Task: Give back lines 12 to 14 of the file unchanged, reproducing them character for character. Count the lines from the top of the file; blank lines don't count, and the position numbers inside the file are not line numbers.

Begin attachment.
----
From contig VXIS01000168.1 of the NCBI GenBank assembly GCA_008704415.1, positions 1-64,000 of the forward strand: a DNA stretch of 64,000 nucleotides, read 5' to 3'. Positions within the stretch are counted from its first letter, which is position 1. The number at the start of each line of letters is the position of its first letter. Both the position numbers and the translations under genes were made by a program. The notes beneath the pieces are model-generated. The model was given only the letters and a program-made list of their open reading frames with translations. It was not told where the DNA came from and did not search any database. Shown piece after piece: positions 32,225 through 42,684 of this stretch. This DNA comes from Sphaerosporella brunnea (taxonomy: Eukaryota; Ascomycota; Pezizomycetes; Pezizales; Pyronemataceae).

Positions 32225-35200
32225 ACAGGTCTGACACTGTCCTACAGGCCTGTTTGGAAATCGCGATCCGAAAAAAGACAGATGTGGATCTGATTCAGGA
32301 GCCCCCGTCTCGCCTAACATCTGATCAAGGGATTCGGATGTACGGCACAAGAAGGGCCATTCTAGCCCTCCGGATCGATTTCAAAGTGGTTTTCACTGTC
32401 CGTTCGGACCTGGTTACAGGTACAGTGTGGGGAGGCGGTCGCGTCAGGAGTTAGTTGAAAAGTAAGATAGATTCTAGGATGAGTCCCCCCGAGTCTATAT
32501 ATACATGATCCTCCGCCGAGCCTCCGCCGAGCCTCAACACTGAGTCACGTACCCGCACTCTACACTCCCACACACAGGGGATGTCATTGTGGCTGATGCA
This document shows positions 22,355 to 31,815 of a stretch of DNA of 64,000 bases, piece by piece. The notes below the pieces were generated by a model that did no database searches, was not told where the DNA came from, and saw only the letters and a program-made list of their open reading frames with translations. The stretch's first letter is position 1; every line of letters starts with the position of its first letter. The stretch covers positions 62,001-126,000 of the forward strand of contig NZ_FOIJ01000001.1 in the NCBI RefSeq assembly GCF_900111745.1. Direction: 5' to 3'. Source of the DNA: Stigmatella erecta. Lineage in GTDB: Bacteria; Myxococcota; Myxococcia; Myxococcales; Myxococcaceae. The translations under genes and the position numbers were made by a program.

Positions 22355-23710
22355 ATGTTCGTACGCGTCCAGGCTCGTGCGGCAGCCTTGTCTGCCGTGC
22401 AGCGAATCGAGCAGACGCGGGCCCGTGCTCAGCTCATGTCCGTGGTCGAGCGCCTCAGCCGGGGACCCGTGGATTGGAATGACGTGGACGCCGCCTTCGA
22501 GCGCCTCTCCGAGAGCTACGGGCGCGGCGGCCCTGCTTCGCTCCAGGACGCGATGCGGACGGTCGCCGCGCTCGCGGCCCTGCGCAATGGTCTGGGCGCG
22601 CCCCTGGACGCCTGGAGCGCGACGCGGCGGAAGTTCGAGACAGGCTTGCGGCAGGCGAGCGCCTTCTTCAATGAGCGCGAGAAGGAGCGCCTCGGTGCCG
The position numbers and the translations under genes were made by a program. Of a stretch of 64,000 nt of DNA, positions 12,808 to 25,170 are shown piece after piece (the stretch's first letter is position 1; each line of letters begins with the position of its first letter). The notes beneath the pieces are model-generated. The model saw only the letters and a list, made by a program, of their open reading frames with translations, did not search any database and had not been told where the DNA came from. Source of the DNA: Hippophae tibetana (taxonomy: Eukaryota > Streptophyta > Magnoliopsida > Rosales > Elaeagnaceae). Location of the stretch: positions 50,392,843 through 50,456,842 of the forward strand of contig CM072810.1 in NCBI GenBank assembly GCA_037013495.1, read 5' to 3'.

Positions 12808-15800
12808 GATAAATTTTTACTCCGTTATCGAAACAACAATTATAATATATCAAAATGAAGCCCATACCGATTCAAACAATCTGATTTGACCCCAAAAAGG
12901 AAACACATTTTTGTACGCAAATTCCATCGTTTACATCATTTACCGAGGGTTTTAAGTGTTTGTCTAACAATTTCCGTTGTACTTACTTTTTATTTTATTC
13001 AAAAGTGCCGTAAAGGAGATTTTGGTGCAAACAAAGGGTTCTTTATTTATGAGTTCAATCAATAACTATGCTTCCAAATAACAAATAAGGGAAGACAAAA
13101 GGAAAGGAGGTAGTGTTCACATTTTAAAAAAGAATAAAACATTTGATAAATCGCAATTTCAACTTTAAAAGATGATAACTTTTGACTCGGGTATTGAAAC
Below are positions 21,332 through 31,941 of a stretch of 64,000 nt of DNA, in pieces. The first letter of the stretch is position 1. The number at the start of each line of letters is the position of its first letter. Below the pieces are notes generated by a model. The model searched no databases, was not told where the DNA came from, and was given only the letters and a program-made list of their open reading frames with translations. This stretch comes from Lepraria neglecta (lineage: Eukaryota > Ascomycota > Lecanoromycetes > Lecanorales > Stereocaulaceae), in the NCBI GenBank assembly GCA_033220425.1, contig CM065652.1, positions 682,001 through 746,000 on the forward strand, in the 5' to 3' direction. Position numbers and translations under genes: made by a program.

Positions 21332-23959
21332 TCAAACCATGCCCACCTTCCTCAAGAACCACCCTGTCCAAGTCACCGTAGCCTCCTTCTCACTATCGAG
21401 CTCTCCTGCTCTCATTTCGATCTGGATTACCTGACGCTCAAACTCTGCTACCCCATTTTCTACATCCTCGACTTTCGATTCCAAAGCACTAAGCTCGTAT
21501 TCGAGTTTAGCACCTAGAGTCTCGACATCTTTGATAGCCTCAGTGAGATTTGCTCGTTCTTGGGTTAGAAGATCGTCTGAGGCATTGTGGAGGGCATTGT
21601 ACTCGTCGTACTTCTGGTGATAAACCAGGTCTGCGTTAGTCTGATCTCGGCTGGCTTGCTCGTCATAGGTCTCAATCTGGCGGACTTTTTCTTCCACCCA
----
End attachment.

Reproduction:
22601 CCCCTGGACGCCTGGAGCGCGACGCGGCGGAAGTTCGAGACAGGCTTGCGGCAGGCGAGCGCCTTCTTCAATGAGCGCGAGAAGGAGCGCCTCGGTGCCG
The position numbers and the translations under genes were made by a program. Of a stretch of 64,000 nt of DNA, positions 12,808 to 25,170 are shown piece after piece (the stretch's first letter is position 1; each line of letters begins with the position of its first letter). The notes beneath the pieces are model-generated. The model saw only the letters and a list, made by a program, of their open reading frames with translations, did not search any database and had not been told where the DNA came from. Source of the DNA: Hippophae tibetana (taxonomy: Eukaryota > Streptophyta > Magnoliopsida > Rosales > Elaeagnaceae). Location of the stretch: positions 50,392,843 through 50,456,842 of the forward strand of contig CM072810.1 in NCBI GenBank assembly GCA_037013495.1, read 5' to 3'.

Positions 12808-15800